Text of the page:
Astronomy

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In arts, astronomy (CR:11) (LH:4) (TL:15), from Greek asteria (αστέρι) (NE:616), meaning “star” + -nomia[1] or nomos (νόμος) (NE:440) meaning "law" (NE:440) or governing body (e.g. nome)[2], and "number" or arithmos (αριθμος) (NE:440), is the study of the distance and sizes of stars (Guericke, 1672); the study of celestial objects, space, and the physics of the universe; branches include: celestial mechanics and astrophysics.

Quotes

The following are related quotes:

“The first to turn his attention to the problem of investigating the distance and sizes of the stars was Aristarchus, the Samian, who lived four hundred years before Ptolemy and recorded for posterity the theories of Pythagoras. Hipparchus of Rhodes followed him: the Ptolemy, with his magnum opus of five books, Al-Battani and Al-Fargani (c.790-861) (Ѻ)(Ѻ), the Arabs, and more recently Muller (of Konigsberger), Copernicus, Tycho Brahe, Kepler, Wendelin, Lansberg, Riccioli and a number of others.”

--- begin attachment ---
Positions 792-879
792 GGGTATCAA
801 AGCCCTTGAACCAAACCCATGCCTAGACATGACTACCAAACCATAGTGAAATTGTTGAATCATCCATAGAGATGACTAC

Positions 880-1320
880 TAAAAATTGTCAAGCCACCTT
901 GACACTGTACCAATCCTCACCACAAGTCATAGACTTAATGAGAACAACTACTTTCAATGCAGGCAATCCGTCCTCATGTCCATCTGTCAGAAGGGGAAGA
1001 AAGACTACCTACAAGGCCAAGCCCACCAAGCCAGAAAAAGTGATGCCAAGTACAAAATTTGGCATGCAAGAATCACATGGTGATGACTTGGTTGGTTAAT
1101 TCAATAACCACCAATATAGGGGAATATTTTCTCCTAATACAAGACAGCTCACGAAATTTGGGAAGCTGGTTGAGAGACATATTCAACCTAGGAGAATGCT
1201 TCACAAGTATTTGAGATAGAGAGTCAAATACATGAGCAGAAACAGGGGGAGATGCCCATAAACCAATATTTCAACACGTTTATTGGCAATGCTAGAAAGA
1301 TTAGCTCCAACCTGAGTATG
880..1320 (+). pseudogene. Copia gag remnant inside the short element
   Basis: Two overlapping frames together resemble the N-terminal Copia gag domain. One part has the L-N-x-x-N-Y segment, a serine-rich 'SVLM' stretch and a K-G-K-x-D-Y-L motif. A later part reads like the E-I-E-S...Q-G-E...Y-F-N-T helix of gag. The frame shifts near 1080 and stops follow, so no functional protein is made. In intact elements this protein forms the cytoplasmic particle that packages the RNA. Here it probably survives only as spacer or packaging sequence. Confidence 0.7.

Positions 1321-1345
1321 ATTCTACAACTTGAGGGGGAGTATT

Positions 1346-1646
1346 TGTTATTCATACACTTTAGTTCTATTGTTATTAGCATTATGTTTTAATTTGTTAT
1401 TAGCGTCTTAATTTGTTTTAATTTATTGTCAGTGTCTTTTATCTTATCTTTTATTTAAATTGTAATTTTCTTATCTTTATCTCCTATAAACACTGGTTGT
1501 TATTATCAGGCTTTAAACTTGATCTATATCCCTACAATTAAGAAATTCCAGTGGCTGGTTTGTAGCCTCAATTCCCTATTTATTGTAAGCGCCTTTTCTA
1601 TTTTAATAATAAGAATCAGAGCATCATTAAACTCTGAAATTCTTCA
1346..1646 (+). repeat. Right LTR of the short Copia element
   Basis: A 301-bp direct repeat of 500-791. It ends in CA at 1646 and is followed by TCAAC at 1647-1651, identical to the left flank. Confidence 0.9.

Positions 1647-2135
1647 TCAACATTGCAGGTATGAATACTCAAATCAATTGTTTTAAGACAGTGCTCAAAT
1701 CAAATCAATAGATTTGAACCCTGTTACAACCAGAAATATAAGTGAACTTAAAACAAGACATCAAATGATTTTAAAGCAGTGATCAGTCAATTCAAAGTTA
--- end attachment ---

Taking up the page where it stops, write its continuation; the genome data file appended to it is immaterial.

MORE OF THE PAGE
Otto Guericke (1672), New Magdeburg Experiments on the Vacuum of Space (pg. 43) [3]

See also

References

  1. – nomia (Spanish → English) – Real Spanish Academy.
  2. Nome (Egypt) – Wikipedia.
  3. Guericke, Otto. (1663). New Magdeburg Experiments: on the Vacuum of Space (Ottonis de Guericke Experimenta Nova (ut vocantur) Magdeburgica de Vacuo Spatio) (translator and preface: Margaret Ames) (pg. 43). Publisher, 1672; Kluwer, 1994; Springer, 2012.
  4. Greatest astronomer ever – Hmolpedia 2020.

External links

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